Information about online shopping and how to stay safe online.
On this page:
Using the internet to buy goods or services is now so easy. Many of us are spending more time shopping online than before.
Unfortunately, fraudsters use online shopping scams. They can hide their identity and target many victims at the same time.
Your online transactions can be targeted by criminals and fraudsters. This is because you cannot see who you are paying money to.
The following tips will help you enjoy a secure online shopping experience.
- Choose carefully where you shop
- Use a credit card for online payments
- Only provide enough details to complete your purchase
- Check your bank and credit card statements regularly
- Check the correct amount has been debited
- Query any suspicious payments with your bank or credit card provider immediately
- Keep your accounts secure
- Watch out for suspicious emails, calls and text messages.
Make sure the website you’re buying from is genuine. Make sure it's not a fake or copycat site.
Do this by typing in the address yourself. Check the spelling. Web addresses of fake websites are different to real ones. There may be one or two incorrect letters.
Research sellers’ and other bidders’ selling history and bear in mind that a website ending ‘.co.uk’ doesn’t necessarily mean it’s based in the UK. Check the address of the company and the phone number.
It's worth doing some research on online retailers to check they're legitimate. Check the seller or buyer’s review history. Check feedback from other reviewers.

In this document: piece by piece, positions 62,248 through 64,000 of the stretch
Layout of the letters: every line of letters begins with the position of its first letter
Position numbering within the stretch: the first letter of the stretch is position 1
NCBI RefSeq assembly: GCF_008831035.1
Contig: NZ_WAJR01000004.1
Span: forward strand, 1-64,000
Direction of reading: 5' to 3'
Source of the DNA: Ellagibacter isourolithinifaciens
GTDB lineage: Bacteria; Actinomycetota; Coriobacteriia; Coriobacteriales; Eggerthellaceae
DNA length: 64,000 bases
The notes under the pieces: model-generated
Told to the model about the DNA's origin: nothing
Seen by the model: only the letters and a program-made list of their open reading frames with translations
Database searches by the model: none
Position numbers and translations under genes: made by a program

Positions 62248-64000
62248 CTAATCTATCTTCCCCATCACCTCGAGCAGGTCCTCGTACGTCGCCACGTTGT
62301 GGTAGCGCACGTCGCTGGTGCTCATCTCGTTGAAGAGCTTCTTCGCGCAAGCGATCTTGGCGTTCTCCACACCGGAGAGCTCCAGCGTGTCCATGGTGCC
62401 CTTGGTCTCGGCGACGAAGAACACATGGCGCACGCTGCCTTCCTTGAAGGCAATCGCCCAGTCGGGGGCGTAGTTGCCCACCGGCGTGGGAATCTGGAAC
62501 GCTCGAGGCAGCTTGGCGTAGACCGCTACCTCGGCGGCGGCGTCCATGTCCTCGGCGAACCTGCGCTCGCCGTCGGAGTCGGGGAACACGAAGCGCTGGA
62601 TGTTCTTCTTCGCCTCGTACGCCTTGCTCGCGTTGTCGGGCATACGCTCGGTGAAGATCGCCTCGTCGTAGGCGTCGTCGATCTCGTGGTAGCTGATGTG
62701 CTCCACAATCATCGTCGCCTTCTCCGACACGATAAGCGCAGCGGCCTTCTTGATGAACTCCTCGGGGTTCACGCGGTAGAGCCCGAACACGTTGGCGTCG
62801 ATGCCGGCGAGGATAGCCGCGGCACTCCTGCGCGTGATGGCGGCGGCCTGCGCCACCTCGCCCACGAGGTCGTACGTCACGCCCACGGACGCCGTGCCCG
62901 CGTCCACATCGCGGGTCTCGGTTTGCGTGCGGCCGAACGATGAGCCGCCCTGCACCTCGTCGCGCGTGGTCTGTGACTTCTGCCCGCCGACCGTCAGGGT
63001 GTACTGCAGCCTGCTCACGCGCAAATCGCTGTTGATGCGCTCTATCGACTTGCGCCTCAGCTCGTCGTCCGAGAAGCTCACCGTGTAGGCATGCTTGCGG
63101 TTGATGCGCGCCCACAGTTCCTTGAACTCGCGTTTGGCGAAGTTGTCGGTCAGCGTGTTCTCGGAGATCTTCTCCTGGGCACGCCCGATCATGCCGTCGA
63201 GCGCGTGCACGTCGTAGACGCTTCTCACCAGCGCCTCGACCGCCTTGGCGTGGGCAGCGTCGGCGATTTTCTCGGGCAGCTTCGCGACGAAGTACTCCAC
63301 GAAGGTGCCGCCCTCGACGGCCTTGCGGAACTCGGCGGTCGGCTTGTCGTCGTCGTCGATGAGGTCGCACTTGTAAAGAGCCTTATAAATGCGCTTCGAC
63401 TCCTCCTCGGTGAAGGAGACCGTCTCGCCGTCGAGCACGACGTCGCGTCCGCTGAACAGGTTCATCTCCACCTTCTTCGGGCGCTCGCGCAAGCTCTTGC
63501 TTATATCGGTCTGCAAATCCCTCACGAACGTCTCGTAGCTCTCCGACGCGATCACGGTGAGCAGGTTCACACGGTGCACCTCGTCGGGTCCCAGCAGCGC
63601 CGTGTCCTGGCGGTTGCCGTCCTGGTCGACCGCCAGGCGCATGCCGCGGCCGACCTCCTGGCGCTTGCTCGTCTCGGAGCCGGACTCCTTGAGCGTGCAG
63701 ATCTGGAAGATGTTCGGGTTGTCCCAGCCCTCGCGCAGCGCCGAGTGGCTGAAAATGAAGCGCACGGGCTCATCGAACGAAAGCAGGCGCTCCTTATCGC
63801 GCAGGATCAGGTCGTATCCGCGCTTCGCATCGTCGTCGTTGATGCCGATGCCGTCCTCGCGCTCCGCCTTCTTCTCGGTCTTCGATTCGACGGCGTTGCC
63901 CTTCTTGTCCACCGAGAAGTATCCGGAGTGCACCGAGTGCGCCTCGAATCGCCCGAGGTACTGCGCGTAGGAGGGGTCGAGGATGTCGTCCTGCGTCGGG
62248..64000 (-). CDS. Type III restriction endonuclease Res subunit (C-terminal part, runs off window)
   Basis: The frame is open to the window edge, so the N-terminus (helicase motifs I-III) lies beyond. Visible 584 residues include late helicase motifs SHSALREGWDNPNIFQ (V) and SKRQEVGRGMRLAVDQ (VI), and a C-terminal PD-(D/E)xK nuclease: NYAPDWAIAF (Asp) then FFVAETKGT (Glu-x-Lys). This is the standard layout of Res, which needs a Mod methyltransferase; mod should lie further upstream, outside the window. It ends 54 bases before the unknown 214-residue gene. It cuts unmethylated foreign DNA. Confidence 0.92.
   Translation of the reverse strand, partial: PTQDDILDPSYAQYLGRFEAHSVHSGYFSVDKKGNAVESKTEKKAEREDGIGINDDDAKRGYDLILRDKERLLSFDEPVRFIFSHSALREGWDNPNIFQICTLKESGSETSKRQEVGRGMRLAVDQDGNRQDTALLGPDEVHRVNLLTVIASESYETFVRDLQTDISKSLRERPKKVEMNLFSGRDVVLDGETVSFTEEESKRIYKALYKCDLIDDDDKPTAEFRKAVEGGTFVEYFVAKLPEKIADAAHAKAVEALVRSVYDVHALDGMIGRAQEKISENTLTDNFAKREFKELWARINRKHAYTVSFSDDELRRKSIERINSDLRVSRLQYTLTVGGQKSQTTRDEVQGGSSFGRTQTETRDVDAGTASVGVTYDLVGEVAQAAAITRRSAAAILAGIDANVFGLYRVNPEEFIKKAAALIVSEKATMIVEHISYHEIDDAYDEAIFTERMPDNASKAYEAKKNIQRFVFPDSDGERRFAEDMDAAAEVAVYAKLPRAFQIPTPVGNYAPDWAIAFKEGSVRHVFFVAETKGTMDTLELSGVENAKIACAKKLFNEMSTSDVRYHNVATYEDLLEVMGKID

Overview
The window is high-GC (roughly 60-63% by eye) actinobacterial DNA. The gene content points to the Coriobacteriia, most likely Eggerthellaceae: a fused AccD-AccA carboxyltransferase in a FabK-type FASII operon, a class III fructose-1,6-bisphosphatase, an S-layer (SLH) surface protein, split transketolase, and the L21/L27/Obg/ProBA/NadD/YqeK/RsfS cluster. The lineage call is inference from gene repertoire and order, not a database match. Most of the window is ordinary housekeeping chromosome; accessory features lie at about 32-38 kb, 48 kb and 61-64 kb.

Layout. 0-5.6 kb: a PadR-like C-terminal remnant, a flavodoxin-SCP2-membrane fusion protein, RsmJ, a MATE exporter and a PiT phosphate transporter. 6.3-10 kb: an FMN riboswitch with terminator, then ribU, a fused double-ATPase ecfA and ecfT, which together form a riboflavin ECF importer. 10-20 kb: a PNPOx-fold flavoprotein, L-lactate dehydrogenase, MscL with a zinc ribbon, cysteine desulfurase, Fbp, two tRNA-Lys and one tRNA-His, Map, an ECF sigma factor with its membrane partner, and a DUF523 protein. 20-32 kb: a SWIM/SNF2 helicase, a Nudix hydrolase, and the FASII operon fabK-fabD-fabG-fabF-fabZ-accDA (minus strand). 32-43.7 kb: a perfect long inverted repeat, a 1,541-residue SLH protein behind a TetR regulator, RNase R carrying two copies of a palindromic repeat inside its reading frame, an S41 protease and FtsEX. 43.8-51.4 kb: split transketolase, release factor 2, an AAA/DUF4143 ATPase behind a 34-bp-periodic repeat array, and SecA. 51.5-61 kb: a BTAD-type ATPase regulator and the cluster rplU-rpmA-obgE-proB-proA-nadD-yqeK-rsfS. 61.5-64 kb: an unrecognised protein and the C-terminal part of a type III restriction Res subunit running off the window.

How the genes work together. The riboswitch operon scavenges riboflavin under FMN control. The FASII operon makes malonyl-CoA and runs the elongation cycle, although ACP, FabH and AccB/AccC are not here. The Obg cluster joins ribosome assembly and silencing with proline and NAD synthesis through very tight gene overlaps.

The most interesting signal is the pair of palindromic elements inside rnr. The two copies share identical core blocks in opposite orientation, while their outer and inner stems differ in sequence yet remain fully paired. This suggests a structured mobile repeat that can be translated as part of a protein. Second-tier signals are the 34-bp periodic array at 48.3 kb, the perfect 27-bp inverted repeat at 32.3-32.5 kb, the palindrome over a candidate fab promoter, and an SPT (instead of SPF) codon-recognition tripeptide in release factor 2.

Beware of accounts that may have been set up very recently. Be careful if the feedback is all positive and sounds similar. This could mean fake reviews.
Read feedback from people or organisations that you trust. Look at consumer websites.
Some of the emails or texts you receive about amazing offers may have links to fake websites.
If you're unsure, don't use the link. Either:
- type a website address that you trust directly into the address bar
- search for it and follow the search results.
Use a credit card when shopping online. Most major credit card providers protect online purchases.
Using a credit card (rather than a debit card) means if your payment details are stolen, your main bank account won’t be directly affected.
If you paid using a debit card you might be able to make a claim for a refund. This is a voluntary scheme called ‘chargeback’.
You should also consider using an online payment platform. These include PayPal, Apple Pay or Google Pay. Using them means the retailer doesn’t see your payment details.
There's also a dispute resolution should things go wrong. However, they may not provide the same protection as a card provider. Check their terms and conditions before your sign up.
When it's time to pay, check there's a 'closed padlock' icon in the browser's address bar.
The padlock icon doesn’t guarantee that the retailer itself is legitimate/reputable (and that their website is secure). It means that the connection is secure.
If the padlock icon is not there then don’t use the site. Don't enter any personal or payment details, or create an account. Also be aware if the browser says not secure.